THOMAS 33 Jesus said, "What you will hear in your ear, in the other ear proclaim from your rooftops.

After all, no one lights a lamp and puts it under a basket, nor does one put it in a hidden place. Rather, one puts it on a lampstand so that all who come and go will see its light."

Mar 4:21 And he said unto them, Is a candle brought to be put under a bushel, or under a bed? and not to be set on a candlestick?


THOMAS 6 His disciples asked him and said to him, "Do you want us to fast?
How should we pray? Should we give to charity? What diet should we observe?"

Jesus said, "Don't lie, and don't do what you hate, because all things are disclosed before heaven. After all, there is nothing hidden that will not be
revealed, and there is nothing covered up that will remain undisclosed."


Mar 4:22 For there is nothing hid, which shall not be manifested; neither was any thing kept secret, but that it should come abroad.


THOMAS 21f When the crop ripened, he came quickly carrying a sickle and harvested it. Anyone here with two good ears had better listen!


Mar 4:23 If any man have ears to hear, let him hear.

Again the food metaphor/idiom. The CROP is Jesus' teachings.


THOMAS 41 Jesus said, "Whoever has something in hand will be given more, and whoever has nothing will be deprived of even the little they have."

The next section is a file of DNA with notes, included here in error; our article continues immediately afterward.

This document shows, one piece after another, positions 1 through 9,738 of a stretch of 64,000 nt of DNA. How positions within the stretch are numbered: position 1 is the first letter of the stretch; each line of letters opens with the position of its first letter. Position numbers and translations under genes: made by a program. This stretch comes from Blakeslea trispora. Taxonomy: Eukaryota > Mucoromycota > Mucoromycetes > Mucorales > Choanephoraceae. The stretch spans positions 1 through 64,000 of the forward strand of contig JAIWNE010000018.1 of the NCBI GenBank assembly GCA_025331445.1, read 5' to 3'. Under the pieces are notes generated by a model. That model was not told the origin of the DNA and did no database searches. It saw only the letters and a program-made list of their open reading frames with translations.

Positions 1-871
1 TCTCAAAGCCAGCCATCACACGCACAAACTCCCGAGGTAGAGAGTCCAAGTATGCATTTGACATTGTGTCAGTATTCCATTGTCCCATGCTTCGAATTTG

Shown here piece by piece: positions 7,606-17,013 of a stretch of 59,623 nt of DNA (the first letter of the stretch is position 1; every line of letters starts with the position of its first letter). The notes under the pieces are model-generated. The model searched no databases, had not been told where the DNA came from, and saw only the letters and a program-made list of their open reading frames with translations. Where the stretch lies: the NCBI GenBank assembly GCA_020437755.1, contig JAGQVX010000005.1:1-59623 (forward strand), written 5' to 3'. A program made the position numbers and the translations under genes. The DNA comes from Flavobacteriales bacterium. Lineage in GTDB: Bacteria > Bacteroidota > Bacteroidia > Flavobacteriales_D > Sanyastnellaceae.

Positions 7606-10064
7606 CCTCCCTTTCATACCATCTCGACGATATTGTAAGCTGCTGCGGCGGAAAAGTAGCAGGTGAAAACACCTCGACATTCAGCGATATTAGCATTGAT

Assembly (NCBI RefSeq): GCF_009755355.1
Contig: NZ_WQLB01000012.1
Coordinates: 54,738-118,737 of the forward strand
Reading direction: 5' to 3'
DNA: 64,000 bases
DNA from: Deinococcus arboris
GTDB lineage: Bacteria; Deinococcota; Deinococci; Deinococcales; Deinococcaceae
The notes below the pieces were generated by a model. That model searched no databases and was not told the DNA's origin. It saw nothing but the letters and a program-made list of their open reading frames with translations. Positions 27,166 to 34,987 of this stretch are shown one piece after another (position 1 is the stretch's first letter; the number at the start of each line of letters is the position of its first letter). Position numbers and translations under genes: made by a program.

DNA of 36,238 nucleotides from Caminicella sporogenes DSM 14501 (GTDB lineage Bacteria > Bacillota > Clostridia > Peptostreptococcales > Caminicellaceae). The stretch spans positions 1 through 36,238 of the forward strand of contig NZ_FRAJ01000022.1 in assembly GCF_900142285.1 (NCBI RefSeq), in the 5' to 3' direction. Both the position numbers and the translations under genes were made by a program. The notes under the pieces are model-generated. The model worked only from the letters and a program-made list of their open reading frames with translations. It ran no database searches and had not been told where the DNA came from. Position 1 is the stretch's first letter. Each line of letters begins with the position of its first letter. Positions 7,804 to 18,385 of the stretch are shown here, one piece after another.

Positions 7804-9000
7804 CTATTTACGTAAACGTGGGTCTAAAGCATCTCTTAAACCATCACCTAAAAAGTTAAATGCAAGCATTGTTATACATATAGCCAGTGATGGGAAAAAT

Mar 4:25 For he that hath, to him shall be given: and he that hath not, from him shall be taken even that which he hath.

In logia like this what little difference between the Markan version and the Thomas version is simply translational, Mark translating, and sometimes expanding his own Aramaic to Greek when composing the Gospel and the Coptic scribe translating from a later Greek copy to Coptic.


21e When the crop ripened, he came quickly carrying a sickle and harvested it. Anyone here with two good ears had better listen!


Mar 4:26 And he said, So is the kingdom of God, as if a man should
cast seed into the ground;

This is an example of Aramaic paronomasia. Paronomasia is a play on words that sound alike which were often used in Jesus' Aramaic aphorisms.

W'amar hawa haKAna hee malKOOtha d'aLAha ayk aNASH d'NARmeh za'RA b'aRA

zara is seed , aRA is ground.

Mar 4:27 And should sleep, and rise night and day, and the seed
should spring and grow up, he knoweth not how.

Mar 4:28 For the earth ['ar`a] bringeth forth fruit [par`a] of
herself; first the blade, then the ear, after that the full corn in the ear.

Mar 4:29 But when the fruit is brought forth,

Kadh yehibha 'ibbah

... immediately he putteth in the sickle, because the harvest is come.

Shallah magla dah'sadha 'abbibh

As you can see this is one of the clear examples of Aramaic rhetorical word play.


THOMAS 20 The disciples said to Jesus, "Tell us what Heaven's kingdom is like."

He said to them, It's like a mustard seed, the smallest of all seeds, but when it falls on prepared soil, it produces a large plant and becomes a shelter for birds of the sky.